More From This Issue

  • Online Exclusive: The Obedience Experiments at 50

    This year is the 50th anniversary of the start of Stanley Milgram’s groundbreaking experiments on obedience to destructive orders — the most famous, controversial and, arguably, most important psychological research of our times. To commemorate this milestone, in this article I present the key elements comprising the legacy of those experiments. Milgram was a 28-year-old junior faculty member at Yale University when he began his program of research on obedience, supported by grants from the National Science Foundation (NSF), which lasted from August 7, 1961 through May 27, 1962.

  • Research on Hearing Communication and Health Gets Center Stage at NIDCD

    Behavioral Research at NIDCD by William Yost Examples of Funding for Behavioral Science Research at NIDCD Harnessing the Human Factor in Hearing Assistance by David G. Myers Addressing the 'Cultural Inertia' by Caroline M. Kobek Pezzarossi Behavioral Research at NIDCD NIDCD supports hearing, communication, and health research in multiple disciplines By William Yost The National Institute on Deafness and Other Communication Disorders (NIDCD) at the National Institutes of Health (NIH) supports research and research training on a large and diverse range of topics dealing with human communication and health.

  • Imagining Eating Can Reduce How Much We Eat

    It’s Halloween and your kid has returned from trick-or-treating with a haul of epic proportions. You have a sweet tooth that is hard to deny. How can you fend off your inner candy glutton? Although we might believe that focusing on a food only will only make us crave it more, a study from researchers at Carnegie Mellon, published in the journal Science, suggests that imagining eating the candy may actually help you to eat less of it. In the study, participants imagined performing 33 repetitive actions, one at a time. A control group imagined inserting 33 quarters into a laundry machine.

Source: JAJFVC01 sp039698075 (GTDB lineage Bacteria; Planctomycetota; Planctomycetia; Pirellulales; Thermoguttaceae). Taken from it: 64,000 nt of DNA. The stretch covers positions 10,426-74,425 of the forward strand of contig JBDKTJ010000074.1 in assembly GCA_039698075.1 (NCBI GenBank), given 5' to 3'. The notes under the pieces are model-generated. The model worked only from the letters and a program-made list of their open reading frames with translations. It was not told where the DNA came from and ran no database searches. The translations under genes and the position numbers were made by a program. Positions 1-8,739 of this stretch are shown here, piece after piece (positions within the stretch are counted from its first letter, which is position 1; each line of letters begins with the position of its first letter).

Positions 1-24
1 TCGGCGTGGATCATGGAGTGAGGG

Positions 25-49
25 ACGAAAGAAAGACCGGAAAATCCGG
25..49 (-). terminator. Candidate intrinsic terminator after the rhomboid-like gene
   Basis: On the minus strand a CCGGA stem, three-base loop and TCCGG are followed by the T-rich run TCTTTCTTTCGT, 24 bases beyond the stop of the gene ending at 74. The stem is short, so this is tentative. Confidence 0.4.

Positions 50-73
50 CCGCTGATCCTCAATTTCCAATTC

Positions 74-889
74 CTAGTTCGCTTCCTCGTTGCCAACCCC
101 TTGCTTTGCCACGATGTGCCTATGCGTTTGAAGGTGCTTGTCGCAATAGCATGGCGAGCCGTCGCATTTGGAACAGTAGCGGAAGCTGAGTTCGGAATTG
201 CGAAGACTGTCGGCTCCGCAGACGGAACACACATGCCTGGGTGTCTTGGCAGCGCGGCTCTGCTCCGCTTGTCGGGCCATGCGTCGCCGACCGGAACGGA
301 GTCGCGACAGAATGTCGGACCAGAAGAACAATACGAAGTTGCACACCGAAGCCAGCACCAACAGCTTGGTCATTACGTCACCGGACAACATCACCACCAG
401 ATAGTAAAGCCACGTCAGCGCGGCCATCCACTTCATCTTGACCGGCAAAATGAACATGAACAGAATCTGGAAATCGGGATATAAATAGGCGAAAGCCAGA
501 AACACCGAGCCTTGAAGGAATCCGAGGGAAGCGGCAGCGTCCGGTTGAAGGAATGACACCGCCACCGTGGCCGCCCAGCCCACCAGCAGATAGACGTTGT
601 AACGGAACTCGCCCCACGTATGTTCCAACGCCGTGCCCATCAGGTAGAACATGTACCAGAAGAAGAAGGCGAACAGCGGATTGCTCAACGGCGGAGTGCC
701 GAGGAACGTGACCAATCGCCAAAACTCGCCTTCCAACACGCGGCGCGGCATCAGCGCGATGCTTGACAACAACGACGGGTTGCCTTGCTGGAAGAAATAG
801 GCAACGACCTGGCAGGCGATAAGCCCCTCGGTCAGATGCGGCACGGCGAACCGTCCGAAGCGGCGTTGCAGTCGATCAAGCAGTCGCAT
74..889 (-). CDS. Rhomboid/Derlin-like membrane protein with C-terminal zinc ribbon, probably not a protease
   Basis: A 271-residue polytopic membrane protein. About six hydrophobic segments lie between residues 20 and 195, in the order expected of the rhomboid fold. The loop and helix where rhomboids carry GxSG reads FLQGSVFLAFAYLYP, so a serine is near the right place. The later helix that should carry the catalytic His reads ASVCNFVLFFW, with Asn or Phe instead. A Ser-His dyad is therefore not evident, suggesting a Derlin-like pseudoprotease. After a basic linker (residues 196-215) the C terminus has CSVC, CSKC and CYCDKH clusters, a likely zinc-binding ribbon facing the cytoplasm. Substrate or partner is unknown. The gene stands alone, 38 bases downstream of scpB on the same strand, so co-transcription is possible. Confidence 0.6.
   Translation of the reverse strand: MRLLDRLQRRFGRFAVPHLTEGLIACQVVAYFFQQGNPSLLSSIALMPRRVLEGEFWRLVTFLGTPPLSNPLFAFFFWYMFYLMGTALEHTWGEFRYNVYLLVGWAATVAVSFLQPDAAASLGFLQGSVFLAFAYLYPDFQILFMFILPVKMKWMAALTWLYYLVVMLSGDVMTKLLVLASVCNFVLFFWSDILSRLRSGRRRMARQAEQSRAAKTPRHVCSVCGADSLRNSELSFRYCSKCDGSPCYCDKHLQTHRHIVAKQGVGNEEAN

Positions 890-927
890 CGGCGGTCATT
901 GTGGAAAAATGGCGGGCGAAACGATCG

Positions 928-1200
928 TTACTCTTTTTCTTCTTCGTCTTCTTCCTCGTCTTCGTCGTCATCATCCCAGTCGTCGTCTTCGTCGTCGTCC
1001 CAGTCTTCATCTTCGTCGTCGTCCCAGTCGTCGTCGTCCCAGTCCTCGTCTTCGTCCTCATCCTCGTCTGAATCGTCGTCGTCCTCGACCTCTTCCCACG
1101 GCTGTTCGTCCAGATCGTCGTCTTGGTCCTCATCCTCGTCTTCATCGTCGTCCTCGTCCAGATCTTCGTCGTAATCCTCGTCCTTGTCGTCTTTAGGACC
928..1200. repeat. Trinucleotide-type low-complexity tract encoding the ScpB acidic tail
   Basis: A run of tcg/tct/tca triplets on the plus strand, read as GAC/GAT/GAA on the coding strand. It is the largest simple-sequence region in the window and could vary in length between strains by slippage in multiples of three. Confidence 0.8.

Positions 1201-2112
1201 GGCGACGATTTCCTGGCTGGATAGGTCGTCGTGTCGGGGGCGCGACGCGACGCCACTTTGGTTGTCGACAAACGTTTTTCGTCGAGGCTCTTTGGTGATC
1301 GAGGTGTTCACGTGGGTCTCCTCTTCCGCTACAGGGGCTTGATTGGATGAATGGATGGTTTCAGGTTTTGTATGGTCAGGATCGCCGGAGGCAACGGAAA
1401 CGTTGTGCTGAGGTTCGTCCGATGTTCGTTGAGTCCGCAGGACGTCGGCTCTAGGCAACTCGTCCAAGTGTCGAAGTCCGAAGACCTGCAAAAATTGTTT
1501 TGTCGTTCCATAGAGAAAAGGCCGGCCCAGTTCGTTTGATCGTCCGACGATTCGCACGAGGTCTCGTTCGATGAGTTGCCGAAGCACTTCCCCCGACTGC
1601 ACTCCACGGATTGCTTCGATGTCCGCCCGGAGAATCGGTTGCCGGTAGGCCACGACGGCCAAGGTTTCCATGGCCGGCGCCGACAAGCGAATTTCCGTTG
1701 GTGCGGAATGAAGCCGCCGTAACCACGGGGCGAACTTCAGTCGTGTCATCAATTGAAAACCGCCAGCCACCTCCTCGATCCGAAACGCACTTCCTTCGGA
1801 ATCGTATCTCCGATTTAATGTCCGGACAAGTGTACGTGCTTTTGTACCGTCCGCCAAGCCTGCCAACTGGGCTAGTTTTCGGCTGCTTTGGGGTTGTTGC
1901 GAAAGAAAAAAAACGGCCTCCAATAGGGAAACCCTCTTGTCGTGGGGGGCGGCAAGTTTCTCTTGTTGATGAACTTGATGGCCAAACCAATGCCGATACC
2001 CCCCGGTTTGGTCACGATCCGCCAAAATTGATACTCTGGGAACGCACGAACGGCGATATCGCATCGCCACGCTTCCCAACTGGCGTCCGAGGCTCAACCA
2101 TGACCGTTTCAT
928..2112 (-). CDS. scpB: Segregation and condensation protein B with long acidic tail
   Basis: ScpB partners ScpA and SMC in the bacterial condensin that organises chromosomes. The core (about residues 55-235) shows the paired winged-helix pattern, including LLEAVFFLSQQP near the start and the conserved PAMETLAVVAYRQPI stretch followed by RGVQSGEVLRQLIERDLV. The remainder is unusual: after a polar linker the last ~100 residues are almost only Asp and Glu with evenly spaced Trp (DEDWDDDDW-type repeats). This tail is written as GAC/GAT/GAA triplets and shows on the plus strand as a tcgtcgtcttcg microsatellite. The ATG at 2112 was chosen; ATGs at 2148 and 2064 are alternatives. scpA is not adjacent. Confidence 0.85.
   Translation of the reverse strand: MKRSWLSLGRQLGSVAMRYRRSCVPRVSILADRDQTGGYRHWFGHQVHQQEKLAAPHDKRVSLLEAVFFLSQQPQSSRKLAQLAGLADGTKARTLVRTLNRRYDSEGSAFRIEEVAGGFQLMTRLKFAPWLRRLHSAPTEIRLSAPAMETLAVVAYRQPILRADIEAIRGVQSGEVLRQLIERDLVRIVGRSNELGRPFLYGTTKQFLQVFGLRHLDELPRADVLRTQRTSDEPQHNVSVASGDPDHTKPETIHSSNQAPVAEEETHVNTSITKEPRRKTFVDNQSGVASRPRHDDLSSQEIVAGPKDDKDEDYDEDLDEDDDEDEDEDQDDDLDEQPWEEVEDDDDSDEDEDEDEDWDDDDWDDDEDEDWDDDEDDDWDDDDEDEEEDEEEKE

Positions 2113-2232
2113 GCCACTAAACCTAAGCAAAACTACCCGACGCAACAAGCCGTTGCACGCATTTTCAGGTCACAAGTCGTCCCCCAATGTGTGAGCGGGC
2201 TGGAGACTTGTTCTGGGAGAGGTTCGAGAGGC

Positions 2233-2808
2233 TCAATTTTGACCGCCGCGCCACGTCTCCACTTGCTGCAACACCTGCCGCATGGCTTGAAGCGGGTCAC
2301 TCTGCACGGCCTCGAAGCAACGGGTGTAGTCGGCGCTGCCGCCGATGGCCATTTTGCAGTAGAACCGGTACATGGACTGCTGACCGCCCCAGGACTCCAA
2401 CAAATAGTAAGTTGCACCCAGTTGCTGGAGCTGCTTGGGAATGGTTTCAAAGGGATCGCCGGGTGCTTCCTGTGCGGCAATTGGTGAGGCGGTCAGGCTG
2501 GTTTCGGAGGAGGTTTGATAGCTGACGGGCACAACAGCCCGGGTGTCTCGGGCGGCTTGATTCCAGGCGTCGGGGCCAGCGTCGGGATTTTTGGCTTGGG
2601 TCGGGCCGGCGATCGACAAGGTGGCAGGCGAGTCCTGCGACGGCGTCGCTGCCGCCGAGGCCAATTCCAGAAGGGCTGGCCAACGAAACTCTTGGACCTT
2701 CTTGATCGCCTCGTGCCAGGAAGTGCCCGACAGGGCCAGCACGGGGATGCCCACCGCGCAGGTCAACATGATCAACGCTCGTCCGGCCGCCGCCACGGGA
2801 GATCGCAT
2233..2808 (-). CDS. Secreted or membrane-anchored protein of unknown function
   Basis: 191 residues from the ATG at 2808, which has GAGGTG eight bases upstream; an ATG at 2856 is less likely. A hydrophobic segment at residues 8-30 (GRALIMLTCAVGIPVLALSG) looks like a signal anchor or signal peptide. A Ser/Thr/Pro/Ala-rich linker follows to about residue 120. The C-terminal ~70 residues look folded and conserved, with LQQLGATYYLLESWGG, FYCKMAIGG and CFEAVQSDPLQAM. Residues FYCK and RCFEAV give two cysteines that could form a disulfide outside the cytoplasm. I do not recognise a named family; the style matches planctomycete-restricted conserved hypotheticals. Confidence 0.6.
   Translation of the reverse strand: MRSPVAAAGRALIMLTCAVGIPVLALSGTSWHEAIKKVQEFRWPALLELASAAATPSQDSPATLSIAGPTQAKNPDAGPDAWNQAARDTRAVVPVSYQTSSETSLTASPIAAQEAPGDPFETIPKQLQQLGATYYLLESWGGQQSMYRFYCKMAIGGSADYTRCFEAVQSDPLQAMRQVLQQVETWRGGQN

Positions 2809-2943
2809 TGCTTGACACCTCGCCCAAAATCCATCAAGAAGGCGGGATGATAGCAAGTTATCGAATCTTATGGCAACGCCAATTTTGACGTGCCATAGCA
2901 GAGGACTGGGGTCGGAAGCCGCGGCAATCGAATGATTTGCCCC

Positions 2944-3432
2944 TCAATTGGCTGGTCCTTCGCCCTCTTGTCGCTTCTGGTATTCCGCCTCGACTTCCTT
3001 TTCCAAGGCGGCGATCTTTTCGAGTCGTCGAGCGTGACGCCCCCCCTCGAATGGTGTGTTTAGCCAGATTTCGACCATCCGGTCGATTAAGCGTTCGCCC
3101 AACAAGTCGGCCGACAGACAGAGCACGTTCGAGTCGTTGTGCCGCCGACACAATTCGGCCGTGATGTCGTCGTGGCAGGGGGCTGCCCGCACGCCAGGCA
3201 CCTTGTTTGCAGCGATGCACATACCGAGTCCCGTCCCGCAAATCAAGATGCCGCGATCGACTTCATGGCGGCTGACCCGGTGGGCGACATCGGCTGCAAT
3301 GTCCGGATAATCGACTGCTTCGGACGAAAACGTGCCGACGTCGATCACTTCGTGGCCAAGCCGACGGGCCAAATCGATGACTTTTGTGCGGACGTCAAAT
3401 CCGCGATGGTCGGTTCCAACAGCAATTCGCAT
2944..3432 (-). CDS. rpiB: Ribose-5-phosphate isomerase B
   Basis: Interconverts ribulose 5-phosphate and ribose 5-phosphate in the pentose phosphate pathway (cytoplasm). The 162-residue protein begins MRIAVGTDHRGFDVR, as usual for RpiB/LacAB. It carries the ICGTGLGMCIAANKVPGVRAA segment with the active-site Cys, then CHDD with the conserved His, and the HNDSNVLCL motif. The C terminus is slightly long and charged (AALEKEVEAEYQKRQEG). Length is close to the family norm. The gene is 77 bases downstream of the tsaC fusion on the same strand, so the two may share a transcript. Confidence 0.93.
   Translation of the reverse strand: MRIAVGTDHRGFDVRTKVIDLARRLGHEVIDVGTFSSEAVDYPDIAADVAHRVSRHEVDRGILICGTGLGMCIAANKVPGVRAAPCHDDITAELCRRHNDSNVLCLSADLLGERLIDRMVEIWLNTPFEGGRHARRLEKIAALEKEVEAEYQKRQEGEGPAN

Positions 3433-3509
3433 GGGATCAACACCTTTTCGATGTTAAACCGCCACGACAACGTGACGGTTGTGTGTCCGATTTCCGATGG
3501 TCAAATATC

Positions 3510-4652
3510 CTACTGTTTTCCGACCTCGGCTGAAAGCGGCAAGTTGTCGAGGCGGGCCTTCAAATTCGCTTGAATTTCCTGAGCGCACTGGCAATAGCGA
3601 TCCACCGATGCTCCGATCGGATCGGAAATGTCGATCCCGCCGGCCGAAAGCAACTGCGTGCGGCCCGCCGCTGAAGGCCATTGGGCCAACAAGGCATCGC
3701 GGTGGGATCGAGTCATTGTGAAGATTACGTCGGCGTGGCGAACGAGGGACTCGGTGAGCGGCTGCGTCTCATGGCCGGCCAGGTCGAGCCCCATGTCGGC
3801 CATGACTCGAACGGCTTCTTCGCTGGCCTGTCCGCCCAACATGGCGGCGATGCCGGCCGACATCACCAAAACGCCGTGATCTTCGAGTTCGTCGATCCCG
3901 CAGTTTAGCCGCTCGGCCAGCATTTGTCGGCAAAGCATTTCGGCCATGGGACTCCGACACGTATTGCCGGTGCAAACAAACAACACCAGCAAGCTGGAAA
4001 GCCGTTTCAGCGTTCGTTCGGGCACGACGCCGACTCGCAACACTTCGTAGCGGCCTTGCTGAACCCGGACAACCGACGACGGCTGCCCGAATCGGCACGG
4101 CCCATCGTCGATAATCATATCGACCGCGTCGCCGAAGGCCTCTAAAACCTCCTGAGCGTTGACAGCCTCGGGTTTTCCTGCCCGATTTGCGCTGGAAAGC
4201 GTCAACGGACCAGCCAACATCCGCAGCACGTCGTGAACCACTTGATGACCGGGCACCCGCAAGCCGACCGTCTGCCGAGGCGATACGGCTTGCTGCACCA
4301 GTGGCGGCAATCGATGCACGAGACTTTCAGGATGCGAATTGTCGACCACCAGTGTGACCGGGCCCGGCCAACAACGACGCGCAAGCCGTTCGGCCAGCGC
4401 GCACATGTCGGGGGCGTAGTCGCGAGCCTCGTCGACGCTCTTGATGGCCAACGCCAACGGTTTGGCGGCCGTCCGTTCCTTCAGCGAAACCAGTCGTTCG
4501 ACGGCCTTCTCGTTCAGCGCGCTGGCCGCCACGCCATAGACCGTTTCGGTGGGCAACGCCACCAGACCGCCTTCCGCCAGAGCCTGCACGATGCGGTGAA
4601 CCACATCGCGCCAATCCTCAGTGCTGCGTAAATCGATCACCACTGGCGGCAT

• Fighting Germs With More Than White Blood Cells

    The month of October brings many things: turning leaves, crisp autumn air, Halloween…and the beginning of the cold and flu season. While the human body has developed remarkable defenses against these insidious infections, it turns out our defenses are more than just physiological. APS Fellow Mark Schaller, a professor of psychology at the University of British Columbia, has been studying what he calls our “behavioral immune system” — an array of psychological mechanisms that helps us identify and respond to the pathogens that surround us.

  • Nock Receives McArthur ‘Genius Award’ Fellowship

    Matthew Nock of Harvard University was awarded the 2011 MacArthur Fellowship for his research on suicide and self-injury among adolescents and adults. Suicide is the 11th leading cause of death and the third leading cause of death among children and adolescents in the United States. Nock, a leader in the study of self-injurious behavior, has developed computer-based tests to predict the risk of suicide.

  • Emotion-Related Self-Regulation

    If you’re watching a horror movie and it gets too scary, there’s an easy way to deal with it: Cover your eyes. It’s an example of how to regulate your emotions. In her Award Address at the APS 23rd Annual Convention, Nancy Eisenberg, of Arizona State University, talked about how she came to study emotional regulation and what she has learned. She was the recipient of the William James Fellow Award for her lifetime of significant intellectual contributions to psychological science. In Eisenberg’s case, many of those contributions have been in understanding emotional regulation in children.